Spending time in the bathroom is a necessity, but it brings its own troubles. Beth spends multiple hours on the toilet each day. She’ll have cramps and pain for hours. Her body tells her she needs to go, but the bowels don’t always do what they are supposed to. The bathroom is the warmest room in the apartment. Even with a fan on, she overheats. This causes weakness but also brings out the dementia. Half the time she needs to crawl out of the bathroom as it’s too hard for her to transfer her weight to a wheelchair. She didn’t have enough energy to get from the bathroom to the bedroom this evening. I got her onto a towel and dragged her to the bed. She passed out halfway there.
‘Are you my mommy?’ she asked when she came around. I usually only get this question after she’s been on the toilet for hours and it is late at night. At first, I used to explain that no I wasn’t, but that her mommy asked me to take care of her today. But that led to more anxious questions – where’s my mommy? Why did she leave me? I’m learning slowly. Now, I just say yes and that seems to make her feel safe – someone is taking care of her. Someone will help her to bed so she can rest.
She needs lots of sleep, and every day she keeps losing functional hours. Between the sleeping and the bathroom, there’s very few hours for her to do her work and to relax. She asks me to wake her up from naps and in the morning so she doesn’t lose functional hours, which usually means she’s short-changed herself on sleep. If she wakes up on her own it is because the pain pills have worn off or her bladder is telling her to pee out all the toxins that have accumulated in her body.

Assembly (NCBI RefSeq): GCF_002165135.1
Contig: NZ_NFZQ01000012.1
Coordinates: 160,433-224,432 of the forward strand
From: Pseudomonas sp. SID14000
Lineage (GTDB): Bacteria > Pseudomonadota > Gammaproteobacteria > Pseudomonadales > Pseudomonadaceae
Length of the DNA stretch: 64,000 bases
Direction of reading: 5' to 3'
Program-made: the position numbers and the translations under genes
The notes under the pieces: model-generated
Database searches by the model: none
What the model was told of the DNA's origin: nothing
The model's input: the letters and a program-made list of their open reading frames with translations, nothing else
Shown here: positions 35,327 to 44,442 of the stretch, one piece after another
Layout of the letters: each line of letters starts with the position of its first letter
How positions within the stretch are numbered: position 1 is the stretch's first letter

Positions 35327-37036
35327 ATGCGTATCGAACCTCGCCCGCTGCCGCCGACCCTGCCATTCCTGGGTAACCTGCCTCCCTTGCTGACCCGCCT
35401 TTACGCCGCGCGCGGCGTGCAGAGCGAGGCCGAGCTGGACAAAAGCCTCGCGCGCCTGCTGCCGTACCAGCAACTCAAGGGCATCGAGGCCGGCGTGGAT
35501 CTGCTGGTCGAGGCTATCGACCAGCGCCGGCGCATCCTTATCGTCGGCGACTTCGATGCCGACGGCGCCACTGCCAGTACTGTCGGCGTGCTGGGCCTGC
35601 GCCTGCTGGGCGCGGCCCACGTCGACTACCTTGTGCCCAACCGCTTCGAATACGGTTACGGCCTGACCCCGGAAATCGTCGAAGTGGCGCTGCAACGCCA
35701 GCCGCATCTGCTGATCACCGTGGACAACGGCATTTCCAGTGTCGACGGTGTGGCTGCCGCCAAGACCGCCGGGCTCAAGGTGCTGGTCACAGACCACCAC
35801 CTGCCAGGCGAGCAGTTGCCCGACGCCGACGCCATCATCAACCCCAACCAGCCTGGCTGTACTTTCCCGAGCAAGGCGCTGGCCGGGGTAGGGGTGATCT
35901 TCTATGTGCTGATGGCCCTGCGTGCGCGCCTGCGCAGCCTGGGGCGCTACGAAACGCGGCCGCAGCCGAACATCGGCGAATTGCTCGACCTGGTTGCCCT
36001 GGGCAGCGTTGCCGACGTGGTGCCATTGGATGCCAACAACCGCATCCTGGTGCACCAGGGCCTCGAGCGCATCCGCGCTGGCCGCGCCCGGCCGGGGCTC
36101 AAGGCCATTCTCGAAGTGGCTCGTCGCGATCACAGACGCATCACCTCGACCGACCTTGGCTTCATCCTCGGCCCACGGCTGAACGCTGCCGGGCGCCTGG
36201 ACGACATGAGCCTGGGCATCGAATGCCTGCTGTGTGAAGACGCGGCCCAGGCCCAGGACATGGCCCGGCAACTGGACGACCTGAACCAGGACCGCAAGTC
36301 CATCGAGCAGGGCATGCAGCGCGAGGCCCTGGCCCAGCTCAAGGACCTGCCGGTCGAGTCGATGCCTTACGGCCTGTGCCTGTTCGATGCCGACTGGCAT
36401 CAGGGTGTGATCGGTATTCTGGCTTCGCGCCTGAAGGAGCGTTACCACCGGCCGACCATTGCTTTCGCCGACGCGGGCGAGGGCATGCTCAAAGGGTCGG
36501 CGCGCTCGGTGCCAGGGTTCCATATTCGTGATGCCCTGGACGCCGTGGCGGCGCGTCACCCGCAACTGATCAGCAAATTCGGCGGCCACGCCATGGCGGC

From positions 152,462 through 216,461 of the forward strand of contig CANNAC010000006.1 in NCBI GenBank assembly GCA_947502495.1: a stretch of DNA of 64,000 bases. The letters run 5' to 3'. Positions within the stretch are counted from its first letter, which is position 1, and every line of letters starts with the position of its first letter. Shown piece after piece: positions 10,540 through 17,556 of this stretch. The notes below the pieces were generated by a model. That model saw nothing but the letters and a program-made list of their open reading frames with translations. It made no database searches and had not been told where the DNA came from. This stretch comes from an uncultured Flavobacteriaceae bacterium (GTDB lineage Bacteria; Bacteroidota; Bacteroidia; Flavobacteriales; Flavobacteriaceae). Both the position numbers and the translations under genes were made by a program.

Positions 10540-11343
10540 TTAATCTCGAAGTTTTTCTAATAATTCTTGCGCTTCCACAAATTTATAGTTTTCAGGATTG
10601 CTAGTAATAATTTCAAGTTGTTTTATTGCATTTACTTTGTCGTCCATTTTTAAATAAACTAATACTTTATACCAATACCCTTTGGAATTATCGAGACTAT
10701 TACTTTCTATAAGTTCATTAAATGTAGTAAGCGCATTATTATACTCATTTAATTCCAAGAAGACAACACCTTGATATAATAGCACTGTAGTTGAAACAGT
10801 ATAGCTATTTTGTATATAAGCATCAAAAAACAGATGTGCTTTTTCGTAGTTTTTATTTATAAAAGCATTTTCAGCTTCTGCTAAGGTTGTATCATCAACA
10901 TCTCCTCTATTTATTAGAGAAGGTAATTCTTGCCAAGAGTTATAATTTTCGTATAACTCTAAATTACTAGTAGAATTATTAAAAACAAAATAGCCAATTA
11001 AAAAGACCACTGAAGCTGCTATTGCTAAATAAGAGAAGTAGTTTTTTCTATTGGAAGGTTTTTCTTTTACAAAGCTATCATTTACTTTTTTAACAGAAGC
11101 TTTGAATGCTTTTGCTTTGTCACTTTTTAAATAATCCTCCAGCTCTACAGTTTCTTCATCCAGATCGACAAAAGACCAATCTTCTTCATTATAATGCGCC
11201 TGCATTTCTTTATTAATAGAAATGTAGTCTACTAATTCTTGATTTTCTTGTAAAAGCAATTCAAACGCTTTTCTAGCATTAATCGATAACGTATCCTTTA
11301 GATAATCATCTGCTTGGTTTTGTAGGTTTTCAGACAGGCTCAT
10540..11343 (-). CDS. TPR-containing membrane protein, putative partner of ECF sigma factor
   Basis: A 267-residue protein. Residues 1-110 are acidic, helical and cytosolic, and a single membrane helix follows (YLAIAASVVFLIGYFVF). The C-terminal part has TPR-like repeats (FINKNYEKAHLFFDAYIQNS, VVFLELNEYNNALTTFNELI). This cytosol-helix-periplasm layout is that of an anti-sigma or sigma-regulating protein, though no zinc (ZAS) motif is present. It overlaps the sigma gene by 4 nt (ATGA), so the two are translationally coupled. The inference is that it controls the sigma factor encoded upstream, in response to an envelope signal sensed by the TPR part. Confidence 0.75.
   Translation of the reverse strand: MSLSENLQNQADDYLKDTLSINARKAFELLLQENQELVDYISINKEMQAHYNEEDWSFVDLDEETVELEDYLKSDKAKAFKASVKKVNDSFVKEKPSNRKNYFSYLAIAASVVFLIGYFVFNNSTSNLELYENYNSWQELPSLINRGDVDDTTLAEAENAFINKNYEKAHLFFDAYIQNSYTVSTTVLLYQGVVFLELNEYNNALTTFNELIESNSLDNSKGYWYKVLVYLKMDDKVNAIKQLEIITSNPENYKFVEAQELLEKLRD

She’d love to go out and exercise – wheel a 5k circuit or participate in the Terry Fox Run. But it was all she could do today to sit at the computer and stay conscious long enough to work on emails and watch a little TV. She has goals she wants to achieve – get a blood test (we’ve been trying for two months) – write a blog (she still has one she wants to write about our vacation in July) - go boxing – go outside. It’s frustrating for her that her body won’t let her make these things happen.
I see Beth’s health steadily deteriorating. I watch the disease take over her life and change who she is and what she does. A year ago she could visit summer markets every other weekend – she’s been to two markets this summer. A year ago she could write a blog in about 4 hours, 3-4 times a week. Now it takes at least 3 times as long and she’s lucky to manage 2 blogs a week. A year ago she would be on oxygen about half her waking hours, now she’s on it whenever she’s awake.
Beth and I talked today about what the end might be like. Will the deterioration be relentlessly slow and drag out her days with no quality of life. Or will it be mercifully quick with so many multiple system failures her body just shuts itself off. We hope the latter.
13 hours ago